Woody Guthrie

Woody Guthrie, singer/songwriter and guitarist of folk music in the '30s and '40s, was

one of the main musical influences of Bob Dylan, who, in turn, went on to become one of

the principal shapers of rock music today.

Guthrie, whose ballads were heavy on social commentary and often focused on

discontent, is also a hero to many other folk-rock musicians up to the present. The latest

high-profile example of the folk singer's continued relevance is Mermaid Avenue,

the 1998 album on which Brit-folkie Billy Bragg and No Depression-rockers Wilco set

previously unreleased Guthrie lyrics to new music.

Woodrow Wilson Guthrie was born 87 years ago today in Okemah, Okla. His father was

a singer, banjo player and professional boxer. Guthrie left home at 16 and journeyed to

Texas and Louisiana, working as a farmer and at odd jobs such as sign painter and

newsboy.

In 1929, while visiting an uncle, Guthrie learned to play guitar. During the Depression he

lived the life of a hobo, but by 1937 he was hosting a Los Angeles radio show.

Guthrie moved to New York and began embracing leftist politics. He began hanging

around with such seminal folk artists as Pete Seeger and the Weavers. He became a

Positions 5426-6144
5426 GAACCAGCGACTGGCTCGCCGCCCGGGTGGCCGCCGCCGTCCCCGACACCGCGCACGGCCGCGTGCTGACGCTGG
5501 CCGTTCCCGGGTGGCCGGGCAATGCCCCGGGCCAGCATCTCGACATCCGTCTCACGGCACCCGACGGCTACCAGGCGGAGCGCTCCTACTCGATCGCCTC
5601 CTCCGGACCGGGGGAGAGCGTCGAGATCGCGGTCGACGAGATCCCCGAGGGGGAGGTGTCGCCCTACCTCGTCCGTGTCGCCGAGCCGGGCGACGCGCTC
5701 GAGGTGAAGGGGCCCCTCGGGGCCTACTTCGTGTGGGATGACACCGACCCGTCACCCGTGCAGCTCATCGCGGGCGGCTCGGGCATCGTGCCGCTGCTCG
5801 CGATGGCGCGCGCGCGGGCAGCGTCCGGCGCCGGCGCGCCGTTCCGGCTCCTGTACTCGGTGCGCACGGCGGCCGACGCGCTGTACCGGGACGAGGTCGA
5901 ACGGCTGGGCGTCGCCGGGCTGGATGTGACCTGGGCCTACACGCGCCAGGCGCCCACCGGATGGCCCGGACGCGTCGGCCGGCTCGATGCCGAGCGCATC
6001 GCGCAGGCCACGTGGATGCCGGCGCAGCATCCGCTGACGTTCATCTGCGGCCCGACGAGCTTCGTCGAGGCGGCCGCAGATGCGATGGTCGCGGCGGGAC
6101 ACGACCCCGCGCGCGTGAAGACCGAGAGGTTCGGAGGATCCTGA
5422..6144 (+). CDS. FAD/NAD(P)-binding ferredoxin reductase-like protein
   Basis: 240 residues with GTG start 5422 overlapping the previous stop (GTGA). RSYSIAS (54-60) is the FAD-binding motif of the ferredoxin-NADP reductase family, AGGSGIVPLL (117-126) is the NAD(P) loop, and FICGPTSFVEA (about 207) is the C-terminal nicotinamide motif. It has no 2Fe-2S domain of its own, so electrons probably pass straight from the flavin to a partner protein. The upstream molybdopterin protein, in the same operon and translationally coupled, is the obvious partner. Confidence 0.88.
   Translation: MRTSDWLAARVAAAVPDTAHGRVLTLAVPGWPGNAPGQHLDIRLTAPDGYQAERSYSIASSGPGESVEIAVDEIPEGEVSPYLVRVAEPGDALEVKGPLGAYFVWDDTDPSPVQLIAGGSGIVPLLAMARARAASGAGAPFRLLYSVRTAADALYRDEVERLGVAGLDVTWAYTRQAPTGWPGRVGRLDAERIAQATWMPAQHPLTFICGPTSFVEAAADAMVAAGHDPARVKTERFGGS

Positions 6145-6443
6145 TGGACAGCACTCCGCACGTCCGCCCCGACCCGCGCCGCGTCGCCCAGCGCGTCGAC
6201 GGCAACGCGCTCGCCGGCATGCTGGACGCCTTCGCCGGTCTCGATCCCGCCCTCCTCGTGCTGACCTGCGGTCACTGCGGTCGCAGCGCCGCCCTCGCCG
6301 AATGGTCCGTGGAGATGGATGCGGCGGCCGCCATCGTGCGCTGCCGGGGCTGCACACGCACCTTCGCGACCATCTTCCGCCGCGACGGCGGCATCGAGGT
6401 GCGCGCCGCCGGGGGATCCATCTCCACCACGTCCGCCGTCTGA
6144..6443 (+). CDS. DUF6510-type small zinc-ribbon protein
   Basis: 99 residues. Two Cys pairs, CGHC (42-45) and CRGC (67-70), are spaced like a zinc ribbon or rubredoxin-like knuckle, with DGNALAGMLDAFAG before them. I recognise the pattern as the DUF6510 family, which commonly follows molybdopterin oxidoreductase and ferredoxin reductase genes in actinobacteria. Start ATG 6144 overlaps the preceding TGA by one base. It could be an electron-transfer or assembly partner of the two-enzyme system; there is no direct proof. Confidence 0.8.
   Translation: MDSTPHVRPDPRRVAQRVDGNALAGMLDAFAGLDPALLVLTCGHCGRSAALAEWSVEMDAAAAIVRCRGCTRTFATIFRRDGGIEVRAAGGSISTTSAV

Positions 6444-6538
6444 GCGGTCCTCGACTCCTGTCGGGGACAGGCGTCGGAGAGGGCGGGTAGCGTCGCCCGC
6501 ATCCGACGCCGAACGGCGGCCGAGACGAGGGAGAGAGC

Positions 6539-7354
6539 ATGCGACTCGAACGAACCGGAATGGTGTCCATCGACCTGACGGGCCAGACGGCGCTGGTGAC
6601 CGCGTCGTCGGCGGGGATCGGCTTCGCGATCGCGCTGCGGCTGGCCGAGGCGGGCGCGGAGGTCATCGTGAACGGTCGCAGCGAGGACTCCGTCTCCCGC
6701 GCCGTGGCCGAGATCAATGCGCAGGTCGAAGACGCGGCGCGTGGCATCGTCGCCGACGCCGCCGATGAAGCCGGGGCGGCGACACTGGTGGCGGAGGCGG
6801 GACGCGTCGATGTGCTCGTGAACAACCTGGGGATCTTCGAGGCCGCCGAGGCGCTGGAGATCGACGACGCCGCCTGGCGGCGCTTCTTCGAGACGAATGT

communist briefly, writing a newspaper column, but was denied access to the U.S.

Communist Party because he wouldn't renounce his religion. Guthrie was also

vehemently anti-Hitler and had a sign on his guitar reading "This Machine Kills Fascists."

In 1943 Guthrie became a merchant marine. Two years later he married Marjorie

Greenblatt Mazia, with whom he had four children, including folk singer Arlo.

Guthrie's songs, which include "This Land Is Your Land," "Do-Re-Mi" (

HREF="http://www.sonicnet.com/artists/clip.cgi?track=%7Ep-

XXXXXX%2F0031992_0102_00_0002.ra">RealAudio excerpt) and "So Long,

It's Been Good to Know You," earned him a reputation as a storyteller, but he didn't make

a record until 1940, when Alan Lomax taped him for the Library of Congress. Excerpts of

these sessions were later released by a number of record labels.

A severe drinking problem and a genetic degenerative nerve disorder kept Guthrie

hospitalized in the late '50s and '60s. Dylan visited Guthrie on his sickbed in the early

'60s.

Seeger held memorial concerts for Guthrie — who died in 1967 — at New

York's Carnegie Hall (1969) and at the Hollywood Bowl (1970). Albums from these

concerts, which included Dylan, Joan Baez and Judy Collins, helped keep Guthrie's

legend alive.

Guthrie also earned new fans from the 1976 film "Bound for Glory," based on his 1943

autobiography. The movie earned an Oscar nomination as Best Picture.

Guthrie was inducted into the Rock and Roll Hall of Fame in 1988, and is the subject of a

Smithsonian Institution traveling exhibition on display through Sept. 26 at Los Angeles'

Gene Autry Museum of Western Heritage.

"He's become an icon, and he was never that," Bragg said when Mermaid Avenue

was released. "He's an iconoclast if anything. Only 10 percent of the songs he ever wrote

have ever been heard. Until those songs are heard, you can argue Woody Guthrie isn't

dead. He's still got records to make."

Other birthdays: Chris Cross (Ultravox), 47; and Tanya Donelly (ex-Belly), 33.


VMAs 2018